ICD-10 Coding for the Flu

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Original story posted on: October 29, 2018

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The five “Ws” about the flu.

It is that time of year again – flu season, which occurs in the fall and winter in the United States, stretching from early October until May.

For me, it was a new experience this year, as I got my flu shot! I had been diagnosed as a very small child with an egg allergy, so getting the flu shot was contraindicated. I always had to be very careful during flu season, and I tried avoiding public locations and people who were sick.

The Centers for Disease Control and Prevention (CDC) since have made some changes to its recommendations, and people who do not have documented reactions to eggs (and people who have only experienced hives as a reaction) can now get the flu shot. If you have an egg allergy and have had major reactions, the CDC recommends that you be immunized in a medical setting, supervised by personnel who can address any reactions.

Now to the five W’s:

Who Should Be Immunized?

All people six months and older should be vaccinated. Children require two doses to be fully immunized. Older adults may require a high-dose immunization to assist their immune system.

 

What Vaccine Will Be Administered?

The types of flu that predicted to be prevalent for 2018-2019 are:

  • A/Michigan/45/2015 (H1N1), pdm09-like virus
  • A/Singapore/INFIMH-16-0019/2016, (H3N2)-like virus
  • B/Colorado/06/2017-like (Victoria lineage) virus

The vaccine has been updated to be most effective for these virus types.

 

Where Can You Get Vaccinated?

The vaccine is available at local pharmacies, clinics, doctors’ offices, public health offices, etc. There are many free clinics looking to prepare the public to be proactive for flu season. This preventative service is included in many health plans as a covered service.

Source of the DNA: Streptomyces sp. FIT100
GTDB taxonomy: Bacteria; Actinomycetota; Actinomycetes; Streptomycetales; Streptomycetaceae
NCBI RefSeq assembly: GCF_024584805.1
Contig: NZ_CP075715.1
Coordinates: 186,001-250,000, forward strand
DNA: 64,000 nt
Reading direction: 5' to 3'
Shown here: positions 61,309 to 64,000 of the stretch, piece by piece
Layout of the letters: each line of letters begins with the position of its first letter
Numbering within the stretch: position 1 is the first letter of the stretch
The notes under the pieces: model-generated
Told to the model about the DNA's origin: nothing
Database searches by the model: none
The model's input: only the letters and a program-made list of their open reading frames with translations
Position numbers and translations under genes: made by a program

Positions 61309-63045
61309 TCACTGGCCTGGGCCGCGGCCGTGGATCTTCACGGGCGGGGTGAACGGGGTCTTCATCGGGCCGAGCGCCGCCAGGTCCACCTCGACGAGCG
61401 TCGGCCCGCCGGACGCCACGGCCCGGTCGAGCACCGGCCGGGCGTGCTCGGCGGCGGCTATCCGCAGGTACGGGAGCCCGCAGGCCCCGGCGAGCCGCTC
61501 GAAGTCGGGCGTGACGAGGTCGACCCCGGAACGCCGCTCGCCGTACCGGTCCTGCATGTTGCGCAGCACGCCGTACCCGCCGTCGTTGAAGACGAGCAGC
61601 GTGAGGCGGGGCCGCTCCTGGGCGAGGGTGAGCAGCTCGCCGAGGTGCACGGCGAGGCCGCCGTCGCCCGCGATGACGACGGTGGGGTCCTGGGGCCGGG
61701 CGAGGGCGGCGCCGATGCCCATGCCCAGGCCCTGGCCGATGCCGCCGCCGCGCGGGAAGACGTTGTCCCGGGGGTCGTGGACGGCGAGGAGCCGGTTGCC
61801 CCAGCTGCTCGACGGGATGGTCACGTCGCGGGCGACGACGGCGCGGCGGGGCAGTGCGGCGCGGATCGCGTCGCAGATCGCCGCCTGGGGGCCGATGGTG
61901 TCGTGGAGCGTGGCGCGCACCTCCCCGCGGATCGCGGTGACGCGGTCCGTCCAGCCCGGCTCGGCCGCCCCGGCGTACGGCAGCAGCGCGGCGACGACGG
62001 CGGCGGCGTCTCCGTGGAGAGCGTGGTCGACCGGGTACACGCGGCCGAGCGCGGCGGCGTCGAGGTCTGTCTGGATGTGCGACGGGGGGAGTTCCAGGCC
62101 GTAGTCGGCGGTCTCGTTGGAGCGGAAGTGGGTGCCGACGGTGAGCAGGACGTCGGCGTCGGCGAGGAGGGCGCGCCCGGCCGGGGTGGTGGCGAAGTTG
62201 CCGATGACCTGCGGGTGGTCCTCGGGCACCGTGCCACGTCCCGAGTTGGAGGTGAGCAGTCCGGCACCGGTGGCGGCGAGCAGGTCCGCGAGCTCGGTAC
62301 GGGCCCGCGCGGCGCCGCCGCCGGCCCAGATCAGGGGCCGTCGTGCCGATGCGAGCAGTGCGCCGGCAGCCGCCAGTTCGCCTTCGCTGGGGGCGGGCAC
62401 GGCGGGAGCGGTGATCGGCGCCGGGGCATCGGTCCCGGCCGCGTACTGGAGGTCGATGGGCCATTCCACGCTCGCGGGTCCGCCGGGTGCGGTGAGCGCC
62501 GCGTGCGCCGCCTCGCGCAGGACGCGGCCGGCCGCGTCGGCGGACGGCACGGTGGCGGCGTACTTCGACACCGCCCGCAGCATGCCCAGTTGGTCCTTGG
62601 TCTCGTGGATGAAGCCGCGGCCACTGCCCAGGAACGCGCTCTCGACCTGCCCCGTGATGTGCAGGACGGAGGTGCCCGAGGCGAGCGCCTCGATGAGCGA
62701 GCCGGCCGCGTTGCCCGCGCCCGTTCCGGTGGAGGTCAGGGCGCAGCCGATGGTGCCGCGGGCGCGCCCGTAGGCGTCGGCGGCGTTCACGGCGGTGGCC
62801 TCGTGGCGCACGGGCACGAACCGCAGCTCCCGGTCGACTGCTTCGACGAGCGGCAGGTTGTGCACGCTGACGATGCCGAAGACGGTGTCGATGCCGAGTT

When Should You Be Vaccinated?

You should be vaccinated by the end of October. The CDC states that it takes two weeks for the body’s immune system to fully respond and be fully protected.

 

Why Should You Be Vaccinated?

Based on CDC modeling, 9.2 million-35.6 million flu illnesses are reported annually, resulting in 140,000-710,000 hospitalizations. Death may occur due to the flu, with fatalities ranging from 12,000 (in 2011-2012) to 56,000 (in 2012-2013) during recent years. Deaths of children are reportable to the CDC, but not adult deaths.  

 

The Associated ICD-10-CM Codes  

When a patient presents for immunization, the ICD-10-CM code is Z23 (Encounter for immunization). Please note that this code is not specific to the influenza immunization. That specificity will be identified by the associated HCPCS code for the actual vaccine.

For patients who have contracted the flu, the default code is J11.1 (Influenza due to unidentified influenza virus with other respiratory manifestations). A specific code requires the following information to code the disease specifically:

  • Type
    • A/H5N1/novel A/avian/swine (J09.X2)
    • Novel H1N1 (J10.1)

  • Associated Manifestations
    • Digestive (enteritis, gastroenteritis)
    • Encephalopathy
    • Myocarditis
    • Respiratory (laryngitis, pharyngitis, etc.)
    • Otitis media
    • Pneumonia
    • Other specified

For conditions that have manifestation, the code will vary depending upon the virus type. This information can be added to your physician query.

Consider getting your vaccination so you can avoid taking paid time off just for feeling under the weather.  I am so happy to be vaccinated this year!    



Program Note
 

Listen to Laurie Johnson report this story during today’s Talk Ten Tuesdays, 10-10:30 a.m. ET.


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Disclaimer: Every reasonable effort was made to ensure the accuracy of this information at the time it was published. However, due to the nature of industry changes over time we cannot guarantee its validity after the year it was published.
Laurie Johnson, MS, RHIA, CPC-H, FAHIMA, AHIMA-Approved ICD-10-CM/PCS Trainer

Laurie M. Johnson, MS, RHIA, FAHIMA is currently a senior healthcare consultant for Revenue Cycle Solutions, based in Pittsburgh, Pa. Laurie is an American Health Information Management Association (AHIMA) approved ICD-10-CM/PCS trainer. She has more than 35 years of experience in health information management and specializes in coding and related functions. She has been a featured speaker in over 40 conferences. Laurie is a member of the ICD10monitor editorial board and makes frequent appearances on Talk Ten Tuesdays.

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